In optical deflectors wherein deflective scan is carried out while two or more natural oscillation modes are superposed, such as described hereinbefore, each frequency must be adjusted very precisely. In addition to this, unless all the natural oscillation modes are kept stable at desired frequencies, respectively, not only the scan frequency but also the scan waveform would be deformed.

It is an object of the present invention to provide a unique and improved oscillating device, an optical deflector and/or an optical instrument having the same, by which the inconveniences described above can be avoided or reduced.

In accordance with an aspect of the present invention, there is provided an oscillating device, comprising: an oscillating system having a plurality of oscillation movable elements, a plurality of elastically supporting portions connected to said plurality of oscillation movable elements, and a supporting member for supporting a portion of said plurality of resiliently supporting portions; a coil for applying a torque to at least one of said plurality of oscillation movable elements; a driving circuit for supplying a driving signal to said coil; and a temperature adjusting element for adjusting temperature of at least one of said resiliently supporting portions; wherein said oscillating system has a reference oscillation mode corresponding to a natural oscillation mode at a reference frequency, and a second natural oscillation mode of a frequency n-fold of the reference frequency, where n is an integer; and wherein said driving circuit applies, to said coil, a driving signal of the reference oscillation mode and a driving signal of the second natural oscillation mode so as to excite the reference oscillation mode and the second natural oscillation mode simultaneously.

In accordance with another aspect of the present invention, there is provided an oscillating device that includes an oscillating system having a plurality of oscillation movable elements, a plurality of elastically supporting portions connected to the oscillation movable elements, and a supporting member for supporting a predetermined portion of the plurality of resiliently supporting portions so that predetermined oscillation movable element or elements are resiliently supported for oscillation about a predetermined oscillation axis, the device further including a driving circuit for driving the oscillating system and a temperature adjusting element for adjusting temperature of the resiliently supporting portions, wherein the oscillating system has a plurality of natural oscillation modes of different frequencies, and wherein the driving circuit functions to oscillate the predetermined movable element about the predetermined oscillation axis, in different natural oscillation modes simultaneously.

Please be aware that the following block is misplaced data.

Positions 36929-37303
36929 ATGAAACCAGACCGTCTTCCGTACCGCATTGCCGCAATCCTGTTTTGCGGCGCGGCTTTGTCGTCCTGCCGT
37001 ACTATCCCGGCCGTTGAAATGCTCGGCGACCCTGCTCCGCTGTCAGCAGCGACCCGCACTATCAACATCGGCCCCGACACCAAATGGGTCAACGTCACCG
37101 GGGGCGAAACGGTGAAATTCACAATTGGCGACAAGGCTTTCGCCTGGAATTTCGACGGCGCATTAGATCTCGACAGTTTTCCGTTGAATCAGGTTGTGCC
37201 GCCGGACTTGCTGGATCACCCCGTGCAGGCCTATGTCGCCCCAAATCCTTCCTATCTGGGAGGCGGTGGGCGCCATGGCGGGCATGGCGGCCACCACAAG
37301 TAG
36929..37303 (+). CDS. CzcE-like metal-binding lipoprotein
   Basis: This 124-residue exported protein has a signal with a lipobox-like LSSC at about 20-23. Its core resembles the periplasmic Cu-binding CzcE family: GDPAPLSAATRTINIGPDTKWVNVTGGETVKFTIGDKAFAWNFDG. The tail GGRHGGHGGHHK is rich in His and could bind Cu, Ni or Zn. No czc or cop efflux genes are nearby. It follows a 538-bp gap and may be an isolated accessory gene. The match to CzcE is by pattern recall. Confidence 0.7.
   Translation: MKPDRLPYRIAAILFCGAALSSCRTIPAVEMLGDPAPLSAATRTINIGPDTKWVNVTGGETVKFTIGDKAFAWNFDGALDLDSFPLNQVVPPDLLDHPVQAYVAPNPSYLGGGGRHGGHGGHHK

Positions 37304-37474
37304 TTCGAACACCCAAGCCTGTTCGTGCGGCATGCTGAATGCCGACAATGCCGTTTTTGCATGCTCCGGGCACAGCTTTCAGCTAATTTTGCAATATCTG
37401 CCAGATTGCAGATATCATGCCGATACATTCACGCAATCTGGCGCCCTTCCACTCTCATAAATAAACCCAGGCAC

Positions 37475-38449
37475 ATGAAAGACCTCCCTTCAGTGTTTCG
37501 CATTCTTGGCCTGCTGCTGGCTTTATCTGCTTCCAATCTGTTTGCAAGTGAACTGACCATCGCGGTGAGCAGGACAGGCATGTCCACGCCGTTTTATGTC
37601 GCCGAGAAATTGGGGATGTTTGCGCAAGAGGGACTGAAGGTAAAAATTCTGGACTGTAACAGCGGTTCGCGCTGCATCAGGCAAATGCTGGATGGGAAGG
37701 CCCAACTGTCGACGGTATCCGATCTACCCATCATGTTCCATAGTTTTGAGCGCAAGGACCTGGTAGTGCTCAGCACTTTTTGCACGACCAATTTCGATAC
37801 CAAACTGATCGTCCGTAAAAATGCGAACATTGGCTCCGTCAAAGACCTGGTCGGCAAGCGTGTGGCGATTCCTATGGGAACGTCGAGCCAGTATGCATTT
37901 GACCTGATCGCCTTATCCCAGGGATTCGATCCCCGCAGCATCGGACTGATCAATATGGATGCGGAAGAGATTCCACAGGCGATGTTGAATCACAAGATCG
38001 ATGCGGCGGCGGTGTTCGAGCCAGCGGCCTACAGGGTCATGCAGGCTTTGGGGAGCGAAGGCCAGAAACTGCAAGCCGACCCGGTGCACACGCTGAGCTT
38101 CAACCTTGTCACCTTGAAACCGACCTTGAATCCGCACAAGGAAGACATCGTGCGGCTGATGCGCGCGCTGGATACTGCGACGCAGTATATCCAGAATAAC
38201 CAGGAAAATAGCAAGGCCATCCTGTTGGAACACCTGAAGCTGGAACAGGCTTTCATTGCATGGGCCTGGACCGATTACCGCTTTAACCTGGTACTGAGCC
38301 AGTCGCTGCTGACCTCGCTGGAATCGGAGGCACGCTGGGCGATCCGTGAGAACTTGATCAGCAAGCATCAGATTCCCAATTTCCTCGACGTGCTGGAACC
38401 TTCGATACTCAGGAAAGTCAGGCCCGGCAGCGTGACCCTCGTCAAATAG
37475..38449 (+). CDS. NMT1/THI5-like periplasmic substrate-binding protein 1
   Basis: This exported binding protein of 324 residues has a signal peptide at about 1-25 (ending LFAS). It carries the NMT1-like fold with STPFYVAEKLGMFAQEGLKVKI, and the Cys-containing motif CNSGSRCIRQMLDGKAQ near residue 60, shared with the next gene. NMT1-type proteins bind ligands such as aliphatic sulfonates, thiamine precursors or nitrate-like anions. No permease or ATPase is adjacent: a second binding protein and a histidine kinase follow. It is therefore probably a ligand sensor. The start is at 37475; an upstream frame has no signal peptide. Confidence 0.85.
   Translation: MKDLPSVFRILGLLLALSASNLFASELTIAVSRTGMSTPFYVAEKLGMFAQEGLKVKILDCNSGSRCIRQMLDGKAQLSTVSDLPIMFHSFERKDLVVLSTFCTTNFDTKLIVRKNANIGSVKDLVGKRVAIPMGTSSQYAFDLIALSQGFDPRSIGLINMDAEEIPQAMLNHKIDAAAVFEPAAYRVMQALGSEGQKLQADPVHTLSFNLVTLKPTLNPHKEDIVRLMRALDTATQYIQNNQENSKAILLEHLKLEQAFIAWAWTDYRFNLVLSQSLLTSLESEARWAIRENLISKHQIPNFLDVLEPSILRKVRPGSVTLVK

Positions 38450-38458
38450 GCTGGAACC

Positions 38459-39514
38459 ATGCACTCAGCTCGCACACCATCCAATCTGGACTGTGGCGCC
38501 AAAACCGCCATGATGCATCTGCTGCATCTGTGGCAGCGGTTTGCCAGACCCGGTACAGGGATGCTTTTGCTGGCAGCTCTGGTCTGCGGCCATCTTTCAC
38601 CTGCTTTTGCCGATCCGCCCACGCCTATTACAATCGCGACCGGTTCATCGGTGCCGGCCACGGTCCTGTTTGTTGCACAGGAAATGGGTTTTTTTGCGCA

In accordance with a further aspect of the present invention, there is provided an optical instrument, comprising: a light source; and an oscillating device as recited above, for deflecting light from said light source; wherein at least a portion of the light deflected by said oscillating device is projected on an image display member or a photosensitive member.

Briefly, in an oscillating device according to the present invention, a temperature adjusting element such as a heating element and a Peltier device, for example, for adjusting the temperature of the resiliently supporting portion is provided. Thus, the natural oscillation mode of the oscillating system can be adjusted flexibly. Therefore, in an oscillating device such as an optical deflector, for example, arranged to perform optical scanning while exciting different natural oscillation modes simultaneously, all the natural frequencies to be excited can be adjusted precisely and easily in accordance with external conditions such as environment temperature, for example. Hence, stable driving of the deflector is assured.

These and other objects, features and advantages of the present invention will become more apparent upon a consideration of the following description of the preferred embodiments of the present invention taken in conjunction with the accompanying drawings.

BRIEF DESCRIPTION OF THE DRAWINGS

FIG. 1A is a top plan view of an optical deflector according to a first embodiment of the present invention.

FIG. 1B is a top plan view, showing driving means for the optical deflector according to the first embodiment of the present invention.

FIG. 2 is a sectional view of the optical deflector according the first embodiment of the present invention, taken along a line A-A′ in FIG. 1B.

FIG. 3 is a graph for explaining the displacement angle of light deflectively scanned by an optical deflector according to the first embodiment of the present invention.

FIG. 4 is a graph for explaining the angular speed of light deflectively scanned by an optical deflector according to the first embodiment of the present invention.